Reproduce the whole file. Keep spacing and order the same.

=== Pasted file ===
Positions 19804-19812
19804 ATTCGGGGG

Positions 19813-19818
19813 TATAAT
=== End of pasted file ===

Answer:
Positions 19804-19812
19804 ATTCGGGGG

Positions 19813-19818
19813 TATAAT